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Research & Action Report, Spring/Summer 2011

by Peggy McIntosh, Ph.D.

U.S. education is in trouble . Many types of school reform have been proposed and tried, but most are not working. They are not creating real solutions to problems. I believe that education reform will continue to falter unless it treats teachers as whole human beings, not as neutral pass-throughs, or as failing parts of machinery. Too often teachers are punished, disrespected, and excluded from conversations on what might actually make education successful for all of our students. What teachers know, what they can contribute, is left out of most efforts to reform education. We cannot change our schools, our systems, without respecting the deep experience of teachers.

Wellesley Centers for Women

Schools Leverage Social and Emotional Learning in Turnaround Efforts

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Research & Action Report, Spring/Summer 2011

Last year, Boston Public Schools Superintendent Carol Johnson identified 14 “Turnaround Schools,” described as significantly underperforming and in need of monitoring, support, and reform. Twelve of these schools were also designated by the Massachusetts Department of Elementary and Secondary Education as “Level 4” schools: those with consistently low scores and no substantial improvement over a four-year period in both English/ Language Arts and Mathematics on the Massachusetts Comprehensive Assessment System (MCAS).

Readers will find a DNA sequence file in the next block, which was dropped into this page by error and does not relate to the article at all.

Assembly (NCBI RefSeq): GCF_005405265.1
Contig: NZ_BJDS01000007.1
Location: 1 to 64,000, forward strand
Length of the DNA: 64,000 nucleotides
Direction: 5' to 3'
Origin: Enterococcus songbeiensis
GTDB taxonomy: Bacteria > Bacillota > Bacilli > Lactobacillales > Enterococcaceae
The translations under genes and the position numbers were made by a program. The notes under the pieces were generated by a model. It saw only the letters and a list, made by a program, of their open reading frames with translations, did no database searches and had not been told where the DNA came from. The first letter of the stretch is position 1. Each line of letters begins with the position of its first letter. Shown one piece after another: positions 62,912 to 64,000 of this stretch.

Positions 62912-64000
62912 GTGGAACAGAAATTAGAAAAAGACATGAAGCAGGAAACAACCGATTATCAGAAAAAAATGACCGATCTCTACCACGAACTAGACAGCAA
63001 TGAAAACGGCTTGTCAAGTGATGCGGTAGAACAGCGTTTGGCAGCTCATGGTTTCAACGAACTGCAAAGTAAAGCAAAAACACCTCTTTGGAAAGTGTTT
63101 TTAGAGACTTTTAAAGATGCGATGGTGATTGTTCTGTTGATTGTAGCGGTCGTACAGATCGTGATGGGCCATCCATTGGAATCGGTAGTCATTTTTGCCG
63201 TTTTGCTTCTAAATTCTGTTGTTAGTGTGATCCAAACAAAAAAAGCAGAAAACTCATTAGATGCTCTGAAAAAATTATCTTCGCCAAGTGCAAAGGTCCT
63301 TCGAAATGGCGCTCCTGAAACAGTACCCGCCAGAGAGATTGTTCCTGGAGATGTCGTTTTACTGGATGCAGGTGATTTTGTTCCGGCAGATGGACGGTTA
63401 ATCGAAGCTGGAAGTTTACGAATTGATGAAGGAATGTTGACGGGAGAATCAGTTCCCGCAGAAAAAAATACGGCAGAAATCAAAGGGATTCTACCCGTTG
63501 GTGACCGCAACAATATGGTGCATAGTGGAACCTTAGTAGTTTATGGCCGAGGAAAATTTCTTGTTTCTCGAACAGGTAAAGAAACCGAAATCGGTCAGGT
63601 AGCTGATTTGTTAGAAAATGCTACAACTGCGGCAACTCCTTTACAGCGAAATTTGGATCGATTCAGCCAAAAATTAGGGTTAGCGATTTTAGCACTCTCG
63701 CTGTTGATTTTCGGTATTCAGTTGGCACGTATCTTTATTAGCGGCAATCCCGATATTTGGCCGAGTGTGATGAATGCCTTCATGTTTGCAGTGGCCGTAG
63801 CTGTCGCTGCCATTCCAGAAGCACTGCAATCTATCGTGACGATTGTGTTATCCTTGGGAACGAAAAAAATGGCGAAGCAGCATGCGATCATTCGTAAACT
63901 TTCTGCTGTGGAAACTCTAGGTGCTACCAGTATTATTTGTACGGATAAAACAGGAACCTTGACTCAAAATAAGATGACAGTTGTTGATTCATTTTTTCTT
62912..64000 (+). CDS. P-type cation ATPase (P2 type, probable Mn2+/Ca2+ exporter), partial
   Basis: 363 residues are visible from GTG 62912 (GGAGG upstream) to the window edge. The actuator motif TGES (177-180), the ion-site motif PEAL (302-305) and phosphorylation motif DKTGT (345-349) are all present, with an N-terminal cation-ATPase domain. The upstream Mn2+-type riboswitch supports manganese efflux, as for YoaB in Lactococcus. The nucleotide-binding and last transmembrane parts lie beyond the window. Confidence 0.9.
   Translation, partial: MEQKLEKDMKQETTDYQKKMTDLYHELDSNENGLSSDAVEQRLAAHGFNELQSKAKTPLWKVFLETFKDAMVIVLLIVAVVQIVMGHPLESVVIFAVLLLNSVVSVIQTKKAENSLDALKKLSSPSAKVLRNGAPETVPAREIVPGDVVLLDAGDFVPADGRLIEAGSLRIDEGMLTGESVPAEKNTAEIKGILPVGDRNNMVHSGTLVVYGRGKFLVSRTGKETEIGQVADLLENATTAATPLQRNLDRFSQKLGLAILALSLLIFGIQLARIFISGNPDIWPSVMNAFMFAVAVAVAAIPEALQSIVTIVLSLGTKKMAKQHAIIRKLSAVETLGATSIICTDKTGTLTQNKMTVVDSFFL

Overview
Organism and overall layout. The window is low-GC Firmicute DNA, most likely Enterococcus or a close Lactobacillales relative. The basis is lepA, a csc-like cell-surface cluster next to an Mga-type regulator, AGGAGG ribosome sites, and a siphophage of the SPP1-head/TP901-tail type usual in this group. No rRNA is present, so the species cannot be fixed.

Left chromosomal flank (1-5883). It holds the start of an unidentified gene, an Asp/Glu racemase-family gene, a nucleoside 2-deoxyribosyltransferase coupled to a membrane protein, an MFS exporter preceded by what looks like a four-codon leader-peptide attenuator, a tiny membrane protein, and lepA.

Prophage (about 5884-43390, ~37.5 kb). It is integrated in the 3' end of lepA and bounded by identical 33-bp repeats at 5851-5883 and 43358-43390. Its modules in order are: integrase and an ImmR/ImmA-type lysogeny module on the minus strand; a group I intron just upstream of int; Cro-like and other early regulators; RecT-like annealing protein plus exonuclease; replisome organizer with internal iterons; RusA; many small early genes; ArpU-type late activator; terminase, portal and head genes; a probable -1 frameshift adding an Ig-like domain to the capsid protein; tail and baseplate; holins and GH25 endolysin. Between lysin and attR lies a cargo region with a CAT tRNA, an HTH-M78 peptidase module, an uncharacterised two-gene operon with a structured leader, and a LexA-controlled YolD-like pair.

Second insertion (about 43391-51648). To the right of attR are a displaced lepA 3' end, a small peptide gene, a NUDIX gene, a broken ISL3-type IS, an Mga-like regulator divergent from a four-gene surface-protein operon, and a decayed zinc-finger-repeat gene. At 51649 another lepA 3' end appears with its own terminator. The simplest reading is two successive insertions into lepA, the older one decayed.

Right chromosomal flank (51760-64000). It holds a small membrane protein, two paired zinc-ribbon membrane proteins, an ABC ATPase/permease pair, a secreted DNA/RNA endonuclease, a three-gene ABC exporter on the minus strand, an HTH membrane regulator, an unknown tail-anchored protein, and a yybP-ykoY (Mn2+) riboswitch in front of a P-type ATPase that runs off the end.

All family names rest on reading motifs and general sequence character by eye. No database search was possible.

Wellesley Centers for Women

Q&A: The Changing World of Work and Family Balance

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Research & Action Report, Fall/Winter 2010

with Nancy Marshall, Ed.D.

For many years, research done by the Work, Families, and Children Research Group at Wellesley Centers for Women (WCW) has provided policy makers, community leaders, and other scholars with data, commentary, and testimony concerning the effects on family members of many factors, including working conditions, poverty, the division of labor at home, and early care and education. Nancy Marshall, Ed.D., who joined WCW in 1985, now leads the group, which includes Wendy Wagner Robeson, Ed.D., and Joanne Roberts, Ph.D., senior research scientists at WCW.

Wellesley Centers for Women

Q&A: Healthy Living in Out-of-School Time

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Research & Action Report, Spring/Summer 2010

with Georgia Hall, Ph.D.